Queen Elizabeth II Has (Finally) Approved Meghan Markle To Become The Member Of British Royal Family?

Another royal wedding will happen soon. This time, the youngest grandson of Queen Elizabeth II, Prince Harry has received a green light to marry his girlfriend, the star of the "Suits" TV series, Meghan Markle. The Queen was reported to finally have given her permission for Prince Harry to marry the American actress.

Prince Harry had already asked for the permission from his grandmother to marry Ms. Markle in May. Nevertheless, he already knew that the Queen would not easily give her permission. One main reason is that Markle is a divorcee, and the Church of England will not easily endorse the marriage of a royal family to a divorcee.

Ms. Markle married movie producer Trevor Engleson in 2011 after seven years of dating. Unfortunately, their marriage only lasted two years, and they divorced in 2013. Markle and Prince Harry started dating in 2016, but they faced some obstacles over their desire to marry.

According to the Royal Marriages Act 1772, the member of the British royal family is prohibited from marrying a divorcee. The Act forced King Edward VIII to abdicate his throne when he proposed to marry a divorcee, Wallis Simpson in 1936. Subsequently, King Edward VIII had to abdicate in favor of his brother, Prince Albert, who became King George VI, the great grandfather of Prince Harry.

The act was amended in 2013 in the Perth Agreement. The amendment limited the provision of the Act only to the first six people in line for the throne. Those six people were also allowed to marry a divorcee only with Queen's consent. Prince Harry is the fifth in line after Prince Charles, Prince William, Prince George, and Princess Charlotte.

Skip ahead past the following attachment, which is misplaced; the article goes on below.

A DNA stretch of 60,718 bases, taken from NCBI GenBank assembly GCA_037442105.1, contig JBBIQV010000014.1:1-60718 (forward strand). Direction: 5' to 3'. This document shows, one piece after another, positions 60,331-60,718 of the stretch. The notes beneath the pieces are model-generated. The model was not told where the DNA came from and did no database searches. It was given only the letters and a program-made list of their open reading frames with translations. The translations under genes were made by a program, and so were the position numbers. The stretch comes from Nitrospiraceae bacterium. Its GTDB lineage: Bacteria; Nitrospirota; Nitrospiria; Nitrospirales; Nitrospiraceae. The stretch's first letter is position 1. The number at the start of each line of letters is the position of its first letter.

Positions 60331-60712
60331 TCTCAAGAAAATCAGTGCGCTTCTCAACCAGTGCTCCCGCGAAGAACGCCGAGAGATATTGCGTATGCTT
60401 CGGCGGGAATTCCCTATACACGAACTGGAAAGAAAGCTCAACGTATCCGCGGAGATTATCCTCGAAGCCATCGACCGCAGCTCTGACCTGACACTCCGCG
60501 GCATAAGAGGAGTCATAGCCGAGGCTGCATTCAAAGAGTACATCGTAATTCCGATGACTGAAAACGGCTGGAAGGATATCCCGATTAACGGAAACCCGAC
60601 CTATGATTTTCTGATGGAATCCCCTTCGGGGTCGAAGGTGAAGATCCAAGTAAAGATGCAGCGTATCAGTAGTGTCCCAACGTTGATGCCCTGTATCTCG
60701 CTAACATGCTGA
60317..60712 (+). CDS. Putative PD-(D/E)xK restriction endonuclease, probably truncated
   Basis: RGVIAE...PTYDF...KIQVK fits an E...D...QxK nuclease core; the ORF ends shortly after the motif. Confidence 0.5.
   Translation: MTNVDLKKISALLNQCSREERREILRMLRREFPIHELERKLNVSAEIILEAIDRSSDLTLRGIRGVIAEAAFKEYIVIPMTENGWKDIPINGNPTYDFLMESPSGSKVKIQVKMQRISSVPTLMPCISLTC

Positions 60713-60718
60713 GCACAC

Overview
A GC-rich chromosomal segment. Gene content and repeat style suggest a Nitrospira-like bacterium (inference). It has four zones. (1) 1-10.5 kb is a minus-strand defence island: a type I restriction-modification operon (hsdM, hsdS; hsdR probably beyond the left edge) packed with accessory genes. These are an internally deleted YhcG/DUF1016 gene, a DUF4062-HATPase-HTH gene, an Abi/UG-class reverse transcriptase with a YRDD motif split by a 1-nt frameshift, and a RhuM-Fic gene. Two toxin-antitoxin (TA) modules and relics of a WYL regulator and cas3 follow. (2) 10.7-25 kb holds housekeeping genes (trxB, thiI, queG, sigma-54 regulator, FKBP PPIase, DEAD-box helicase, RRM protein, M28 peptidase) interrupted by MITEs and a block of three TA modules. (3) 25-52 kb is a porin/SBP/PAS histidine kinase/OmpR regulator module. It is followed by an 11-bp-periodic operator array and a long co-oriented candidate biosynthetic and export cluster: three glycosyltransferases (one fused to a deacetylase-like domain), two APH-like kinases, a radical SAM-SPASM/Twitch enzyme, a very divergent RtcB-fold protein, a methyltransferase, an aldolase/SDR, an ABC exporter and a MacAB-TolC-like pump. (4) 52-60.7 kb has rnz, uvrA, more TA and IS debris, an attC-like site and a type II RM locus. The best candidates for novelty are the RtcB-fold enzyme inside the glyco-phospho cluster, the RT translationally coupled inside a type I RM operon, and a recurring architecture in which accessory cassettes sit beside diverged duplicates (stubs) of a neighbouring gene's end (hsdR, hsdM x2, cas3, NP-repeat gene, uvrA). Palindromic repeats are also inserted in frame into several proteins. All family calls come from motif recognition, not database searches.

Prince Harry in the King's College Hospital in south London.
Prince Harry in one of his activities as the royal family member at King's College Hospital in South London. [Image by Matt Dunham/AP Images]

Despite her approval, the Queen will not attend the wedding ceremony of Prince Harry and Meghan Markle. This situation is similar to that of Harry's father, Prince Charles, who married Camilla Parker-Bowles in 2005. As the British monarch, Queen Elizabeth II is the nominal head of the Church of England. Therefore, the Queen has certain restrictions on attending the wedding ceremony of a royal family member to a divorcee.

Following his grandmother's permission, Prince Harry is reported to plan to propose to his girlfriend next December. If Markle says yes, she will be eligible to attend the traditional Christmas celebration of the royal family at the Sandringham.

Meghan Markle in the premiere of
Meghan Markle appears in the premiere of USA Network's "Suits" Season 5 on January 21, 2016, in Los Angeles, California. [Image by Alberto E. Rodriguez/Getty Images]

Regarding their view of marriage, the Church of England originally prohibited divorce and the remarriage of divorcees. Over time, as liberal theology penetrated the churches, such traditions slowly faded and reached an end in 2002. During the General Meeting of Synod, the Church of England approved the remarriage of divorcees after 20 years of debate.

The changes in both Church of England and royal tradition have given Prince Harry a great advantage. He has planned to have their wedding ceremony at the Westminster Abbey. Before that, he will need to obtain a license from the Archbishop of Canterbury.

[Featured Image by Justin Tallis/AP Images]